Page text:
Why the Queen never needs a passport to travel – and other travel secrets about the royals

THE royal family have lots of extra perks when it comes to travelling – as well as more rules to follow.

Here are some of the royal travel secrets which members are aware of when leaving the country.

The queen doesn't need a passport

The Queen is the only person who doesn't need a passport to travel – as they are issued in her name.

The Royal Family website explains: "As a British passport is issued in the name of Her Majesty, it is unnecessary for The Queen to possess one."

This will change to Prince Charles when he becomes King.

Even without a passport, the King or Queen still needs to go through identity checks when travelling in and out of the UK, including name, age and address.

All other royal family members must have a passport.

Prince William can't fly with Prince Charles

When travelling abroad, royal heirs are not allowed to travel with their parent, in case of an accident.

This is to protect the royal family's lineage, to prevent them from losing all of the heirs in one incident.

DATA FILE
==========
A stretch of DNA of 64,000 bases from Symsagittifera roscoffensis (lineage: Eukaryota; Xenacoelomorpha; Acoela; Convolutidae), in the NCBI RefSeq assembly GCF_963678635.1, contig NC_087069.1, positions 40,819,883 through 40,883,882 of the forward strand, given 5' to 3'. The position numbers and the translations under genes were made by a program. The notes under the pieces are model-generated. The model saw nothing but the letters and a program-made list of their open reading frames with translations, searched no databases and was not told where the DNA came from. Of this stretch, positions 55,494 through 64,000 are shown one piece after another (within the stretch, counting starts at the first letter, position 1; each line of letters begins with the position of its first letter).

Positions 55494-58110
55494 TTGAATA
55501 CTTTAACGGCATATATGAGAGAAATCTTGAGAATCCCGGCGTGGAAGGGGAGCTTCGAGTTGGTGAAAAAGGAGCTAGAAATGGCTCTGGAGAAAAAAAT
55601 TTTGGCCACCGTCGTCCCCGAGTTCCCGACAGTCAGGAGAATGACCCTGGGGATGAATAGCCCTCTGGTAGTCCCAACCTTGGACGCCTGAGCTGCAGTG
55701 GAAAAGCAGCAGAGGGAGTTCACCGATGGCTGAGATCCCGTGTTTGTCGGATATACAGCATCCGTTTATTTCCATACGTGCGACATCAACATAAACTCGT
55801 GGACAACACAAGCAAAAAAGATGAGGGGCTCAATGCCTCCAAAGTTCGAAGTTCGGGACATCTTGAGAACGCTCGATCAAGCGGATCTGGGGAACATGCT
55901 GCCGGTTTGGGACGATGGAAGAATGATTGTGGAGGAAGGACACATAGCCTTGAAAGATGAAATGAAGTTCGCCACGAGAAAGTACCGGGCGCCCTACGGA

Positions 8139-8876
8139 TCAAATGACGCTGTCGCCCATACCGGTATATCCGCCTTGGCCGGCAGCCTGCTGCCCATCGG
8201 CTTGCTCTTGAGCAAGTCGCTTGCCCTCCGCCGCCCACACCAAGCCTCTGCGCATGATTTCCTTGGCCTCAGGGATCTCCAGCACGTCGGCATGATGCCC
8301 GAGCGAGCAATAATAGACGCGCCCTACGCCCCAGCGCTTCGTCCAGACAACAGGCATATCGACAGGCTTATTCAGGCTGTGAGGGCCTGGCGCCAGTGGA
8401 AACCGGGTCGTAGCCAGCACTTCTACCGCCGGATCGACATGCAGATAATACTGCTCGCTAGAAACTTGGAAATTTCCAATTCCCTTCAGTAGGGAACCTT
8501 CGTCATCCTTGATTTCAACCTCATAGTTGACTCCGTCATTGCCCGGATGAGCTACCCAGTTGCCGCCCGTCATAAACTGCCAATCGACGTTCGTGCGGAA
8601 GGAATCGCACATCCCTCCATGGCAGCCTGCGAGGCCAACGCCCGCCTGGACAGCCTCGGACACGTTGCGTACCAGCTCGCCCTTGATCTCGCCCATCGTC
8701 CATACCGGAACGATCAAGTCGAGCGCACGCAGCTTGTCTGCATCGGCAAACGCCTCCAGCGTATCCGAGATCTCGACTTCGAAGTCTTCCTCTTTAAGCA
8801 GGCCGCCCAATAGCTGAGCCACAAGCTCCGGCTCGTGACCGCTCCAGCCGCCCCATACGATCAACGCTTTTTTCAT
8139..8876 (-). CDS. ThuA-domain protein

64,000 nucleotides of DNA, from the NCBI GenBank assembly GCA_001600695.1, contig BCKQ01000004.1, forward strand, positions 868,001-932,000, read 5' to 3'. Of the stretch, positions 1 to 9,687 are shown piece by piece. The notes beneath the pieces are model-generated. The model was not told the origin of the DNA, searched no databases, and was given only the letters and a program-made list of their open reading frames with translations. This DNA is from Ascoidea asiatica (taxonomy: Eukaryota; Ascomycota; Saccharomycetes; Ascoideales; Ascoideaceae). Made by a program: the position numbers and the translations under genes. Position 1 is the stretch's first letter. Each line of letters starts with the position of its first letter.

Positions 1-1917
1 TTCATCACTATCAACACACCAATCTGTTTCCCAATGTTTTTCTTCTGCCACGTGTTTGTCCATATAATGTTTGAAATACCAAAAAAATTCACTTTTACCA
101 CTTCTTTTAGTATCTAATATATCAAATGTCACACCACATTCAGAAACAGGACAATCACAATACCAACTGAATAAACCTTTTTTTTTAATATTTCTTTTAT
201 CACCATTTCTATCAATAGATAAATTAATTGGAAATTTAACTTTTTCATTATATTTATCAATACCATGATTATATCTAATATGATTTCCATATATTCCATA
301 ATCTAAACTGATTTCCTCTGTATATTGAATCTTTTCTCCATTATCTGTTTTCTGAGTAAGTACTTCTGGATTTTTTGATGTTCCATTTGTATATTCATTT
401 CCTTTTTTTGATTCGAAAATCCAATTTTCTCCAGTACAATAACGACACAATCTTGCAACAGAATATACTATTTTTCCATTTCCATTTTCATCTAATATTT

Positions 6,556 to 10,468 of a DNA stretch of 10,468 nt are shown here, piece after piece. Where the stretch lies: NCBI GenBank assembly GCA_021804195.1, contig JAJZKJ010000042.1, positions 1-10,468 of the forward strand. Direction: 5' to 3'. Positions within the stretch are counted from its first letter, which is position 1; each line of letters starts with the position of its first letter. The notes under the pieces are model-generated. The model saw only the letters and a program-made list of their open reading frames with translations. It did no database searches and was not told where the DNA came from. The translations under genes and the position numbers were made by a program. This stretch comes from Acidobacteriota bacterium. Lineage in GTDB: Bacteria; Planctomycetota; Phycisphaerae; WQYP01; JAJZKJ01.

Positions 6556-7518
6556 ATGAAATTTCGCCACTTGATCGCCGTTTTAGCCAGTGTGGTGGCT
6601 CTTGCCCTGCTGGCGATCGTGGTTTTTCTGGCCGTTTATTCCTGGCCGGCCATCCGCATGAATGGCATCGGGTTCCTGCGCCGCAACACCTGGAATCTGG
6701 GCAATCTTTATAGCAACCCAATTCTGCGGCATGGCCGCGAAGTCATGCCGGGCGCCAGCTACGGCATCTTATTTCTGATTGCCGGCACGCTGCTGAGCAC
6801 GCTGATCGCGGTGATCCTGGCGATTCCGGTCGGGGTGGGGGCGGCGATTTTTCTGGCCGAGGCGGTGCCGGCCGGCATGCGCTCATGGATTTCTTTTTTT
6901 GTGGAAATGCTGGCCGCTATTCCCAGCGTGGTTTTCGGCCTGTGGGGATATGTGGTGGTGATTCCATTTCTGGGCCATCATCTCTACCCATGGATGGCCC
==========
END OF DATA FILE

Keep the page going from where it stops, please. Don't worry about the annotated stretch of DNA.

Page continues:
This means the Queen and Prince Charles are not advised to travel together on a flight, along with Princes Charles and Prince William, and eventually Prince William and Prince George.

However, the Queen can grant special circumstances to allow them to fly together – this included Prince William joining Kate Middleton to Australia with nine-month-old Prince George in 2014.

And in 2016, she granted the same allowance when the trio visited Canada.

They always have to have a black outfit packed

Another morbid travel rule they must follow is always packing a black outfit.

This is in case a member of the Royal Family dies while the rest of the family are abroad, so they can be seen to show their mourning clothes.

The Queen famously was not prepared for this while she was on tour as a young lady, only for her father, who was the king, to pass away.

They often have an emergency blood supply

It isn't just a black oufit they need – but they sometimes have an emergency blood supply while travelling abroad.

Royal expert Duncan Larcombe said they would have their own bag of blood as part of the emergency medical kit “just in case something happens."

Gordon Rayner, who attended more than 20 royal tours, said their doctor would have the back up supply in case there is a shortage when they need it.


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